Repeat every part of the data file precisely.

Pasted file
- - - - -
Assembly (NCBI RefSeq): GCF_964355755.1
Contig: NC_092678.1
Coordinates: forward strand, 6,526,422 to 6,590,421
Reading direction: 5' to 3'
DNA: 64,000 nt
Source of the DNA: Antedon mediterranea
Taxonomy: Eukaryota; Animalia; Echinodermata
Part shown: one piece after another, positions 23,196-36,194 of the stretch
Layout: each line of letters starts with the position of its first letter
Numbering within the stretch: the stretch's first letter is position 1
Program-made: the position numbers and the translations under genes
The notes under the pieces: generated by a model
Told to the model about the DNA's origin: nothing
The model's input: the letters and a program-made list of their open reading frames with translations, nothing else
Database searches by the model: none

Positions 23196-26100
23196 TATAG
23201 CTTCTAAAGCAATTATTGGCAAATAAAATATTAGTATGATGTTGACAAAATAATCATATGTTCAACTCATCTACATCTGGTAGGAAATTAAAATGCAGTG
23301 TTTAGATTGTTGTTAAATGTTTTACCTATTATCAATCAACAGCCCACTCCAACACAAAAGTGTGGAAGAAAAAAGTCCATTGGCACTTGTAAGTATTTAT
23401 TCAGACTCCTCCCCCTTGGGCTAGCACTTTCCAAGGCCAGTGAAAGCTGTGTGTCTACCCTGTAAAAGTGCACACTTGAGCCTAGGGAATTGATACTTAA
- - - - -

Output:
Assembly (NCBI RefSeq): GCF_964355755.1
Contig: NC_092678.1
Coordinates: forward strand, 6,526,422 to 6,590,421
Reading direction: 5' to 3'
DNA: 64,000 nt
Source of the DNA: Antedon mediterranea
Taxonomy: Eukaryota; Animalia; Echinodermata
Part shown: one piece after another, positions 23,196-36,194 of the stretch
Layout: each line of letters starts with the position of its first letter
Numbering within the stretch: the stretch's first letter is position 1
Program-made: the position numbers and the translations under genes
The notes under the pieces: generated by a model
Told to the model about the DNA's origin: nothing
The model's input: the letters and a program-made list of their open reading frames with translations, nothing else
Database searches by the model: none

Positions 23196-26100
23196 TATAG
23201 CTTCTAAAGCAATTATTGGCAAATAAAATATTAGTATGATGTTGACAAAATAATCATATGTTCAACTCATCTACATCTGGTAGGAAATTAAAATGCAGTG
23301 TTTAGATTGTTGTTAAATGTTTTACCTATTATCAATCAACAGCCCACTCCAACACAAAAGTGTGGAAGAAAAAAGTCCATTGGCACTTGTAAGTATTTAT
23401 TCAGACTCCTCCCCCTTGGGCTAGCACTTTCCAAGGCCAGTGAAAGCTGTGTGTCTACCCTGTAAAAGTGCACACTTGAGCCTAGGGAATTGATACTTAA